The fallout continues from last week's clash between Colombian police and community residents in Tumaco, one of the poorest areas of the country, which has long been a hub for coca cultivation (see Friday's brief). While Colombia has frequently registered clashes between police-led coca eradication teams and communities that usually receive little to no state services, last week's confrontation was unusually violent.
La Silla Vacia found that both the security forces and the community members protesting police presence included false or misleading details in their accounts of what happened, after security forces began firing indiscriminately upon protestors (estimates for the number of dead and wounded vary widely, with Colombia's National Forensics Institute reporting six dead). Farmers in the region say that they are open to coca eradication and crop substitution efforts, but they want the government to prioritize previously shelved plans for infrastructure and development initiatives, reports Verdad Abierta.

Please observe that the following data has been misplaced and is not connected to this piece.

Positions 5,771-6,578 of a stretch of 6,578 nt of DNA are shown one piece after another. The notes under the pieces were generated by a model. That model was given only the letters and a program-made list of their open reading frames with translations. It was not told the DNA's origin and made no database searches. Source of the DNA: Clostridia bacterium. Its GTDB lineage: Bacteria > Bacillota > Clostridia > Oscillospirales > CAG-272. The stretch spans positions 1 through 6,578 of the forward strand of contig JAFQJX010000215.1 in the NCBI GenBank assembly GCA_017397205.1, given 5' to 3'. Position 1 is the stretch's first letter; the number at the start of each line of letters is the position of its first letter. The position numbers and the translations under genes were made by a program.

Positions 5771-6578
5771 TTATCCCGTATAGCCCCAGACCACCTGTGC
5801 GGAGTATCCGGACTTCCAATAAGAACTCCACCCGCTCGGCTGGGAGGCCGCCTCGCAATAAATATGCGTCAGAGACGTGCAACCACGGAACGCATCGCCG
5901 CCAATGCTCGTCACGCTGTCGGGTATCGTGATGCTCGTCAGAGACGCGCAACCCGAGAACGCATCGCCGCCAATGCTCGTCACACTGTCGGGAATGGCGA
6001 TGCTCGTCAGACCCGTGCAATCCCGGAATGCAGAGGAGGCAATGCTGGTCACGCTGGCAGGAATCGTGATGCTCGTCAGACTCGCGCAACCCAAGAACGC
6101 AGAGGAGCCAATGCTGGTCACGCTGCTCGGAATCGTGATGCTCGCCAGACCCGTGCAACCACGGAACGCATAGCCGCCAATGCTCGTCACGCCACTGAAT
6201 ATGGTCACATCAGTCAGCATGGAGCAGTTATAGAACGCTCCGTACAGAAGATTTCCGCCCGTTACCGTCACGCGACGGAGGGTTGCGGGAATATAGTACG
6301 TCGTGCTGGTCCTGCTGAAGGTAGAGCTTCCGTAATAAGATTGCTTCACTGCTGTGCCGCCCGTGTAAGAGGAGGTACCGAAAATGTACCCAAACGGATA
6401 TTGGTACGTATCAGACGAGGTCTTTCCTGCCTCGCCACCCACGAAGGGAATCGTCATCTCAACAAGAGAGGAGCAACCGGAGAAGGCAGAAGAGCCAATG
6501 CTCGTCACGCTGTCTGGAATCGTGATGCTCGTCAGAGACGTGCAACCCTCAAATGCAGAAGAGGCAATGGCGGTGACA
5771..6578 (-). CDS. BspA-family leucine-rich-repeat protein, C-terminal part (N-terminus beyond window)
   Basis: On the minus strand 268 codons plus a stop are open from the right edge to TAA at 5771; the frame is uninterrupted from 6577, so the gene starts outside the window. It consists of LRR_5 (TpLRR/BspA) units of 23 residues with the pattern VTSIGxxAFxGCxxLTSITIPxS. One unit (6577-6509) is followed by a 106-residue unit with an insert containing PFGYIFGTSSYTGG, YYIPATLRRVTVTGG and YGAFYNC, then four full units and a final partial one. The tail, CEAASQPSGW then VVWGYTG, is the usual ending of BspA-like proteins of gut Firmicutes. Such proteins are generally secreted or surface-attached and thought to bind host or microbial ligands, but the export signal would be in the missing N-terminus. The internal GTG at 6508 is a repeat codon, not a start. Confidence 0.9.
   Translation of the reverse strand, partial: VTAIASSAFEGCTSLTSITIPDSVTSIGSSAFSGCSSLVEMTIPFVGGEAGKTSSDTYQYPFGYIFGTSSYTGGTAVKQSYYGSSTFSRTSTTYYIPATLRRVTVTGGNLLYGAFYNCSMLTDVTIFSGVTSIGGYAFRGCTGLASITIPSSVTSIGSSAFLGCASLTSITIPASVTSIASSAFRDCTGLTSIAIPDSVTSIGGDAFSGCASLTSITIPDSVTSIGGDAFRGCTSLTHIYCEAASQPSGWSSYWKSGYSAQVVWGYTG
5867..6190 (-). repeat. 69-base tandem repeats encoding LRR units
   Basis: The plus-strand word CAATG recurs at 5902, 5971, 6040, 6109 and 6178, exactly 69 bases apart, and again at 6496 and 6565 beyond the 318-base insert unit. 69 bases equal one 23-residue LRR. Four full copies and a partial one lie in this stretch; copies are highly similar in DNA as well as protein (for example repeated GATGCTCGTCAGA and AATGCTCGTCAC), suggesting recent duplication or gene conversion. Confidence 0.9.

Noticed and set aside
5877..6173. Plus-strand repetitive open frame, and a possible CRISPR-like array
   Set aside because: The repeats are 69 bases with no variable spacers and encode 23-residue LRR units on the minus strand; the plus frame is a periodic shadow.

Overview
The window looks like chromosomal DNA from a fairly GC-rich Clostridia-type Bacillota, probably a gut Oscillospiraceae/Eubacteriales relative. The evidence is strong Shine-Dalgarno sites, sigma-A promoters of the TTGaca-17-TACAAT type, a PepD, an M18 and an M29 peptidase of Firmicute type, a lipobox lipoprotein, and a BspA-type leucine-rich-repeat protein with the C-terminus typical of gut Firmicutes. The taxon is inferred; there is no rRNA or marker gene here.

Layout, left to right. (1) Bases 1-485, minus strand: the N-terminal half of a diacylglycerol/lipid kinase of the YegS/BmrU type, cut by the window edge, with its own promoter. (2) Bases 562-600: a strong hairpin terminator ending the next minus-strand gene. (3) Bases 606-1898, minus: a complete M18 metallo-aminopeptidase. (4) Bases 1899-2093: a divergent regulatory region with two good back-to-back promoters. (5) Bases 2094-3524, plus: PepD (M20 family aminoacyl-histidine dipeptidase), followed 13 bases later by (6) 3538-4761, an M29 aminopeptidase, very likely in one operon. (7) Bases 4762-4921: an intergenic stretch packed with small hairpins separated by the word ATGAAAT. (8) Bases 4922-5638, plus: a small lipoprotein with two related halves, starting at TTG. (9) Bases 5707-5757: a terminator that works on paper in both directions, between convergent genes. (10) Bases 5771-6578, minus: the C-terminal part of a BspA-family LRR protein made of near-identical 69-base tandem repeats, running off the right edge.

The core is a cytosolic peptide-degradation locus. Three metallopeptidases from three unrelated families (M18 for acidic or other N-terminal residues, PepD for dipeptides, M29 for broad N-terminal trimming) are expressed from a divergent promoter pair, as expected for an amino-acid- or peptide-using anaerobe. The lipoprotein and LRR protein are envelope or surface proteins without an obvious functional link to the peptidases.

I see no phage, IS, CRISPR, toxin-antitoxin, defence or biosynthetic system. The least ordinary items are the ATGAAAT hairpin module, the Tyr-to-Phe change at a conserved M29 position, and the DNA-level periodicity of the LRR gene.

International organizations and representatives -- including the head of the UN Special Mission in Colombia and representatives from the UK parliament -- rebuked Colombia for the violence. The Washington Office on Latin America (WOLA) called on the U.S. government to "cease its aggressive demands for forced coca eradication, which places unnecessary pressure on Colombia’s security forces and could bring about more tragedies resembling what just happened in Tumaco."
Semana reported that an international team of journalists, NGO representatives, and others who attempted to enter the community on Sunday were fired upon by police. Colombia's National Police have suspended four officers involved in the incident.
--- Elyssa Pachico